The mechanism of the antihypertensive effect of propranolol has not been established. Factors that may contribute to the antihypertensive action include: (1) decreased cardiac output, (2) inhibition of renin release by the kidneys, and (3) diminution of tonic sympathetic nerve outflow from vasomotor centers in the brain. Although total peripheral resistance may increase initially, it readjusts to or below the pretreatment level with chronic use of propranolol. Effects of propranolol on plasma volume appear to be minor and somewhat variable.

In angina pectoris, propranolol generally reduces the oxygen requirement of the heart at any given level of effort by blocking the catecholamine-induced increases in the heart rate, systolic blood pressure, and the velocity and extent of myocardial contraction. Propranolol may increase oxygen requirements by increasing left ventricular fiber length, end diastolic pressure, and systolic ejection period. The net physiologic effect of beta-adrenergic blockade is usually advantageous and is manifested during exercise by delayed onset of pain and increased work capacity.

Propranolol exerts its antiarrhythmic effects in concentrations associated with beta-adrenergic blockade, and this appears to be its principal antiarrhythmic mechanism of action. In dosages greater than required for beta blockade, propranolol also exerts a quinidine-like or anesthetic-like membrane action, which affects the cardiac action potential. The significance of the membrane action in the treatment of arrhythmias is uncertain.

The mechanism of the antimigraine effect of propranolol has not been established. Beta-adrenergic receptors have been demonstrated in the pial vessels of the brain.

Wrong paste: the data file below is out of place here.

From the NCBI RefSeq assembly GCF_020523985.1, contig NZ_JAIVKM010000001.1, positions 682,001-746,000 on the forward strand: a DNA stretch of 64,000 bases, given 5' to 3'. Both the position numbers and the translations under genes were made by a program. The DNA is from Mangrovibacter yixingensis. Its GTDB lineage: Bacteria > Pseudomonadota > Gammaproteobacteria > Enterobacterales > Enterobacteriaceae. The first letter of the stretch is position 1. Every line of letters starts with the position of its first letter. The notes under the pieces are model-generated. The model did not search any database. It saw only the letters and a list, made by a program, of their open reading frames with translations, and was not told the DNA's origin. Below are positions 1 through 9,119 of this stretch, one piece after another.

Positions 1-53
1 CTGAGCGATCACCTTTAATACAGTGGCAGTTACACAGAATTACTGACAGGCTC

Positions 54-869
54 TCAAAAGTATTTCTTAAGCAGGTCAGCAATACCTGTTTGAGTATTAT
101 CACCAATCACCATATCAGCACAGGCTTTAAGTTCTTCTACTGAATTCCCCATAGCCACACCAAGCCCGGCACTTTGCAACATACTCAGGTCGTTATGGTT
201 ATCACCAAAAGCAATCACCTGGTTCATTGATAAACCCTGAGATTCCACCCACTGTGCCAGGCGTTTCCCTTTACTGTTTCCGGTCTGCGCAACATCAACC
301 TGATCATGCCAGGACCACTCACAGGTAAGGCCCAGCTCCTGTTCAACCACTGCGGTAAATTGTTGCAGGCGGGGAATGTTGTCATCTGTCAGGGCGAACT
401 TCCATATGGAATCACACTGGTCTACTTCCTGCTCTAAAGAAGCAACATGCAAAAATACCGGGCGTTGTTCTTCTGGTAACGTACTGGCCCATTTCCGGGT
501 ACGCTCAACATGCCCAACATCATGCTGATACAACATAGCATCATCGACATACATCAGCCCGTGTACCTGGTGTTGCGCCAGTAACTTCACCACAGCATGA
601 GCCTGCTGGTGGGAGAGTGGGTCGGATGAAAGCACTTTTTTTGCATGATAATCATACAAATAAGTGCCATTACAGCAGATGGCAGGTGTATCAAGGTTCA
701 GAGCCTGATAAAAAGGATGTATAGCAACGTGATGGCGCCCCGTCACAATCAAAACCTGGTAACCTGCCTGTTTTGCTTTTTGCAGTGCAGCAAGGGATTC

The specific mechanism of propranolol's antitremor effects has not been established, but beta-2 (noncardiac) receptors may be involved. A central effect is also possible. Clinical studies have demonstrated that Inderal (propranolol) is of benefit in exaggerated physiological and essential (familial) tremor.

Pharmacokinetics And Drug Metabolism

Absorption

Propranolol is highly lipophilic and almost completely absorbed after oral administration. However, it undergoes high first-pass metabolism by the liver and on average, only about 25% of propranolol reaches the systemic circulation. Peak plasma concentrations occur about 1 to 4 hours after an oral dose.

Administration of protein-rich foods increase the bioavailability of propranolol by about 50% with no change in time to peak concentration, plasma binding, half-life, or the amount of unchanged drug in the urine.

Distribution

Approximately 90% of circulating propranolol is bound to plasma proteins (albumin and alphai acid glycoprotein). The binding is enantiomer-selective. The S(-)-enantiomer is preferentially bound to alpha1 glycoprotein and the R(+)-enantiomer preferentially bound to albumin. The volume of distribution of propranolol is approximately 4 liters/kg.

Propranolol crosses the blood-brain barrier and the placenta, and is distributed into breast milk.

Metabolism and Elimination

Propranolol is extensively metabolized with most metabolites appearing in the urine. Propranolol is metabolized through three primary routes: aromatic hydroxylation (mainly 4-hydroxylation), N-dealkylation followed by further side-chain oxidation, and direct glucuronidation. It has been estimated that the percentage contributions of these routes to total metabolism are 42%, 41% and 17%, respectively, but with considerable variability between individuals. The four major metabolites are propranolol glucuronide, naphthyloxylactic acid and glucuronic acid, and sulfate conjugates of 4-hydroxy propranolol.